Did you enter 2012 feeling discouraged about your writing? Maybe one of your goals for last year was to get your work published and that didn’t happen. You might be weary of the business side of writing, watching sales figures drop, working hard to promote your work and receiving little in return. Whatever the source of your discouragement, here are six surefire ways to beat it.
1. Fine-tune your workspace. Clean off your desk, rearrange the furniture, and change your screensaver to something bright and cheerful. Treat your space to some new, whimsical writing tools. Let in the light. Soak your space with sunshine.
2. Expand your horizons. Put your WIP aside and write in an unfamiliar genre. It doesn’t have to be epic or perfect. Just write. Try a poem, a play, or write an article about beating discouragement! An hour or two of unfamiliar territory might even inspire fresh, new ideas for your WIP or set you in an altogether new writing direction.
3. Tell it to your journal. Get all your discouragement down on paper. Let out the frustration, anger, and tears. Journal a letter to the agents and editors who turned you down last year. Tell them how you really feel. Sometimes just letting the discouragement flood out helps to get rid of it.
4. Ask the “you-too?” question. Network with other writers, either in person or on Facebook or other social media venues. Ask them if they get discouraged and what they do to beat it. You might be surprised to find that you have lots of company. Even multi-published writers get discouraged.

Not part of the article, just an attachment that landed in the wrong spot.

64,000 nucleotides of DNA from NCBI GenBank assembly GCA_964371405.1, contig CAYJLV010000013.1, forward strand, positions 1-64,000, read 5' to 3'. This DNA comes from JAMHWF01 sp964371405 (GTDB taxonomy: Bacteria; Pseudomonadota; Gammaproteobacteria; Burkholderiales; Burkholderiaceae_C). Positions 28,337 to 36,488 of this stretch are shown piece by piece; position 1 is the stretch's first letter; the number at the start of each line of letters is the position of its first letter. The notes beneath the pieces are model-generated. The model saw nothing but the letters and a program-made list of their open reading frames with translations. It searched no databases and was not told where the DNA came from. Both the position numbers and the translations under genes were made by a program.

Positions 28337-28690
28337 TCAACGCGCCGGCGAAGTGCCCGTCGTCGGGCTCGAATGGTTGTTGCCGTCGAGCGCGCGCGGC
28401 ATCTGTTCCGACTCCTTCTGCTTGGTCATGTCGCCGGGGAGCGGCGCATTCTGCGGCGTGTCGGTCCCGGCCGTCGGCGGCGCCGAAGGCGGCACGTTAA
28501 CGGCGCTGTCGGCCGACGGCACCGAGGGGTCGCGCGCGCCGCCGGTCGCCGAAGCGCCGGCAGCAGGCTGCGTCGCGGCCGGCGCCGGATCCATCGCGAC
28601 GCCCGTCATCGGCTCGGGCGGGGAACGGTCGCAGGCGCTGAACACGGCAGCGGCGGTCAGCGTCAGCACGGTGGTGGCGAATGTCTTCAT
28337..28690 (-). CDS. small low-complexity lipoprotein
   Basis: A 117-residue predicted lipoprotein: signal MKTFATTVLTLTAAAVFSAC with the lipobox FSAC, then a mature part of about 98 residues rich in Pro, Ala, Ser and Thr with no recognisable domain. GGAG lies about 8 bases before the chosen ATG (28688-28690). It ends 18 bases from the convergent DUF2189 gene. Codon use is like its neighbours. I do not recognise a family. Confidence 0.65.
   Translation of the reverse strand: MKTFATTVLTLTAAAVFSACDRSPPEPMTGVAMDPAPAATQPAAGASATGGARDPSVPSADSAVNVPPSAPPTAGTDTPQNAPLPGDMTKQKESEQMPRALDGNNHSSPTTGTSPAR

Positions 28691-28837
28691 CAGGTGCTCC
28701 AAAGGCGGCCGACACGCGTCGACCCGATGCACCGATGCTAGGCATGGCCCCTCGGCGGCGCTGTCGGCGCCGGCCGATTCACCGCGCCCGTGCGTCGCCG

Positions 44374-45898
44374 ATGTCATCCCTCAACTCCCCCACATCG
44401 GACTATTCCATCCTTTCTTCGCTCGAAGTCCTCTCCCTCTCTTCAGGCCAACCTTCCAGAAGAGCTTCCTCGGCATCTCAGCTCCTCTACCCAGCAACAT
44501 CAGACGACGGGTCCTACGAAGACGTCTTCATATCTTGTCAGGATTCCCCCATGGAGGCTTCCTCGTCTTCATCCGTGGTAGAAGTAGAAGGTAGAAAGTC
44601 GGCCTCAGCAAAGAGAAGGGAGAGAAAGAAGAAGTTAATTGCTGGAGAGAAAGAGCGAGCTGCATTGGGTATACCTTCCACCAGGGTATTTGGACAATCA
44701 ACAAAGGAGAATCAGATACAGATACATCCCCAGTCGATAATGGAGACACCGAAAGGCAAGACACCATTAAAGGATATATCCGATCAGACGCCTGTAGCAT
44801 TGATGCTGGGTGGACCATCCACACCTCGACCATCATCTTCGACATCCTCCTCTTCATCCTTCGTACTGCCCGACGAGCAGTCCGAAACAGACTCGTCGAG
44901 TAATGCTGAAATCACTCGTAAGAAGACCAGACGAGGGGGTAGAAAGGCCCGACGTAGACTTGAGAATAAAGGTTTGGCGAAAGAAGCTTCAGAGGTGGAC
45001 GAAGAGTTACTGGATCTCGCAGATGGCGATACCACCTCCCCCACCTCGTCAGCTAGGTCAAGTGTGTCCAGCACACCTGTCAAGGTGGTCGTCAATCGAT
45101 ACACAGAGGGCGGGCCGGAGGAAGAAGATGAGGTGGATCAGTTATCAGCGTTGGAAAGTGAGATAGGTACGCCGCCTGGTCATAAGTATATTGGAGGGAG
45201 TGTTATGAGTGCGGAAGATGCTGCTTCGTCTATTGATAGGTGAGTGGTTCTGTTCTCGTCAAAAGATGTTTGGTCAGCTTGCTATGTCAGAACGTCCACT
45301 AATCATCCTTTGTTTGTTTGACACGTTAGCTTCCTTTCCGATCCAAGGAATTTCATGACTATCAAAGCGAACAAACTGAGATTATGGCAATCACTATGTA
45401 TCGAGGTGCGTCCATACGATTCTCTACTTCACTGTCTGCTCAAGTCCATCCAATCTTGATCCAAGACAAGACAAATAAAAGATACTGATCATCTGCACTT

5. Use words to chase discouragement away. Choose and meditate on one positive, uplifting word like faith, hope, courage, or success. Read and think about quotations or scripture verses that relate to your word. Let them sink deep into your soul.
6. Focus on the gift. Concentrate more on the talent you have been given to write instead of your purpose for writing. I believe, and maybe you do too, that each of us is endowed with special skills. The reason for that endowment isn’t always clear. Maybe the purpose of your gift is to publish, or maybe it is to write blog posts that inspire. Perhaps your purpose is to write something that touches just one person in a way that changes his or her life. When you put the gift of writing above your perceived writing purpose you may find encouragement in unexpected places.
Vincent Van Gogh once said, “In spite of everything I shall rise again: I will take up my pencil, which I have forsaken in my great discouragement, and I will go on with my drawing.”
So, dump your discouragement. Take up your pencil and write!